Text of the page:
Dear friends,
We were shot with another dose of reality yesterday. Right in the middle of the battle, it felt like a bullet-hit to learn that one more precious life died with COVID-19. She was a chronic kidney patient on dialysis. I grieved with the nation and continue to offer my prayers for our dear friend.

I am also struck with the thought that our feeling at such development is barely a drop, in comparison to the ocean of grief that must have overcome His Majesty, who feels boundless compassion for his people.

Believing that we must and can save every Bhutanese from COVID-19, we are putting up a relentless fight. But yesterday was a bitter reminder that we need to do more. It could have been anyone of us, or one of our family members.

In every sense, we are fighting one of the biggest battles of the pandemic today. We saw the one-day highest cases yesterday, 205, since our first record of the disease in March 2020.

We are dealing with a variant that spreads 32 times faster than the novel coronavirus reported in 2019, and almost 105 percent more transmissible than Delta variant, according to some studies. Everyone by now says that though the Omicron virus spreads faster, its severity is far lesser. That could be true but how much chances are we willing to take?

Close to 130,000 children below 12 years are unvaccinated. We have to think about our parents and grandparents. More than 56,000 of our population are in the vulnerable group of above 65 years. And more than 90,000 people are with co-morbidities.

While we seek to downplay the severity, are we ready to put some of our family members as wagers? If we allow the wave to sweep us, we are indirectly saying we are ready to sacrifice the vulnerable sections of our population. Isn’t the inconvenience today far milder than the agonising pain of losing a loved one?

In other countries, the success rate is measured by the decreasing number of hospital admission, those on ventilation and the number of deaths. The measuring yards are different from ours. Our motivation is to eliminate the disease because we cannot afford to lose our people to something that is preventable. His Majesty has set high standards for us.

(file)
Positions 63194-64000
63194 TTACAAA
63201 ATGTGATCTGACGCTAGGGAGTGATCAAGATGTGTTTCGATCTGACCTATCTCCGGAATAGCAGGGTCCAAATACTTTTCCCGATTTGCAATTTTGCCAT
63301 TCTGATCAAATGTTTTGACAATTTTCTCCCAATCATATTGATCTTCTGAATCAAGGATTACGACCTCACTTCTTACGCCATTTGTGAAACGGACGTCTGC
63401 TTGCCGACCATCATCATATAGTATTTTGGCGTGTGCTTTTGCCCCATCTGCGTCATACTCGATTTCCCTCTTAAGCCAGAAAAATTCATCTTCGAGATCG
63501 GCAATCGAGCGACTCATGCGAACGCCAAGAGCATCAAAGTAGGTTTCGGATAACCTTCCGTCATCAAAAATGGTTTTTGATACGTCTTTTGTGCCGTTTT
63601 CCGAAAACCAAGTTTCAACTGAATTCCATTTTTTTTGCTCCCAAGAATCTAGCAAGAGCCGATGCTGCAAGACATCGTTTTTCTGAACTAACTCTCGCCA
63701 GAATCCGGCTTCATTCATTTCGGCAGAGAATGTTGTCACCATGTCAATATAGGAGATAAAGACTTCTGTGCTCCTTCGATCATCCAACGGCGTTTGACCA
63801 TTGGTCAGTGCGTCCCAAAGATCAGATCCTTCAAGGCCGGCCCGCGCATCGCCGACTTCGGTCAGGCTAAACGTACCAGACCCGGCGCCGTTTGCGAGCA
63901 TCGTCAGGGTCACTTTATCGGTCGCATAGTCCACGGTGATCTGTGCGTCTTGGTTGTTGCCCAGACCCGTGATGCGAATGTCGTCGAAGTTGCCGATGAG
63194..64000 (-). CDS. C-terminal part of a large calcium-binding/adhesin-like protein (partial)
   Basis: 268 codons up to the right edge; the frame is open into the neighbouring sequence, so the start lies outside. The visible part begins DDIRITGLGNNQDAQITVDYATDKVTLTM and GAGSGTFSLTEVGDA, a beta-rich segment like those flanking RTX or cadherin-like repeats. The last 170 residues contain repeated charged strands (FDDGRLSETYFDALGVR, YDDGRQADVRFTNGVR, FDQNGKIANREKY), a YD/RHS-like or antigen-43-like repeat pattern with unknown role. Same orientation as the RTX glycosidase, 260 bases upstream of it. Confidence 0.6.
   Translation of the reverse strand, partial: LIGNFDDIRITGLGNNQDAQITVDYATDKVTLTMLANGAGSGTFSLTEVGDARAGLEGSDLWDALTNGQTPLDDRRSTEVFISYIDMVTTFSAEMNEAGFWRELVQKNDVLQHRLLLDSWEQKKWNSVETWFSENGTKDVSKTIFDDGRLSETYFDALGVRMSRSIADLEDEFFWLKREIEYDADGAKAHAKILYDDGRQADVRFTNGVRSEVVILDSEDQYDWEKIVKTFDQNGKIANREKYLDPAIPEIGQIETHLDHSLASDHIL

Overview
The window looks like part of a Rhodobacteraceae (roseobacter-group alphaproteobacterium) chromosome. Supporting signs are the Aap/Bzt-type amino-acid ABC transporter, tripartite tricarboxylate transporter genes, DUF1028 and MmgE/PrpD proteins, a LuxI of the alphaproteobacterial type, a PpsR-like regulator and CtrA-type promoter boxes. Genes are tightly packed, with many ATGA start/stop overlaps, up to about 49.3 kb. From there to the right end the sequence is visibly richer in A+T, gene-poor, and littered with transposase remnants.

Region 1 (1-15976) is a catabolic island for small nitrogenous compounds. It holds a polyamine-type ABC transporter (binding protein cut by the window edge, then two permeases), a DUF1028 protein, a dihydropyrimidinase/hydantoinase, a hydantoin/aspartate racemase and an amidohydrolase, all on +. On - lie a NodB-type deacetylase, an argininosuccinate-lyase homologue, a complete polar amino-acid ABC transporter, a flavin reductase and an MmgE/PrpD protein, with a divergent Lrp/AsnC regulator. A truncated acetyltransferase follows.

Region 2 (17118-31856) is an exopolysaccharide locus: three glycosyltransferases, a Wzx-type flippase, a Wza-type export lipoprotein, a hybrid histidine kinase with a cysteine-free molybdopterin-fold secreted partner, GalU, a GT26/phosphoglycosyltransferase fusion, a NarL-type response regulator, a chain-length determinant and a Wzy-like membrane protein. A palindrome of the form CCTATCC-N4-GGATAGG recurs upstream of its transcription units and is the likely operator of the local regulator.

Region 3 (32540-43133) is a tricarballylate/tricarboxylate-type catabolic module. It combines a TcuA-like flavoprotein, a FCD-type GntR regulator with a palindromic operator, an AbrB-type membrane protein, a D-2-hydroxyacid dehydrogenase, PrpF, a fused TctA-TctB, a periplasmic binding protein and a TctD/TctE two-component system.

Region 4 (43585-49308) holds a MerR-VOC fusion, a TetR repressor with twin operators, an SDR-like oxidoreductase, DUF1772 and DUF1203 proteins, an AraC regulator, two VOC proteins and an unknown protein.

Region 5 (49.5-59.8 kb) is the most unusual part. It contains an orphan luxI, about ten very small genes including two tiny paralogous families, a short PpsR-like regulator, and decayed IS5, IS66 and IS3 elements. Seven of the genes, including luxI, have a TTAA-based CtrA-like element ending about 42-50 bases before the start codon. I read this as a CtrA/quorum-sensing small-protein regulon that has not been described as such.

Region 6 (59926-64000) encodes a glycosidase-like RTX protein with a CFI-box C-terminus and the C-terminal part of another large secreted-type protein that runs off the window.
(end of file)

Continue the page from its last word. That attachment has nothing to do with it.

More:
People must also know that most hospitalisation and deaths to Omicron are the unvaccinated ones. We are going all out to procure the paediatric vaccines for our children, and we are confident that it will happen very soon. But at the same time, we have more than 8,500 individuals above 12 years who have not come forward to take the vaccines.

There will come a moment when we have to relax all the COVID-19 norms. At that time, the risk of losing lives persist and it will be the unvaccinated ones who will be at risk, for themselves and the larger circle around them. It is also a fact that losing lives to COVID-19 will remain forever, and the unvaccinated lot will be the ones endangered at all times.

Therefore, I urge those who haven’t taken the vaccine to come forward now. Please don’t wait because we have the opportunity to reduce risks of COVID-19 today.

We are also ensuring booster doses for everyone. While we have covered the target groups, it will be made available to all soon after the lockdown.

At this moment, we are carrying out series of mass screening in the 14 districts that will give us a sense of disease spread based on which we will be able to decide the way forward. It is heartwarming to learn that everyone is coming forward for the tests.

It is truly a challenging phase for the nation. More than ever before, we must think and act as one under His Majesty, who is tirelessly ensuring that we don’t stumble on the rough grounds of the pandemic.

As stated earlier, this time, we are in one of the biggest battles of the pandemic so far. If our energy, enthusiasm and unity are any lesser than the previous lockdowns, it will be a long-drawn process.

We won the battle against the Delta wave last year. But if we give into the Omicron claiming it is milder, what about the other potential waves from the newer emerging variants? Will we keep sacrificing a few more precious lives to every new wave and every new variant? Irrespective of the severity, the ultimate truth is that there are fatalities and we do not want to go there.

Now is the time to be true to ourselves! No matter how long it lasts, we will fight till the end.

With prayers for the millions of lives lost around the world this pandemic,
Dr Lotay Tshering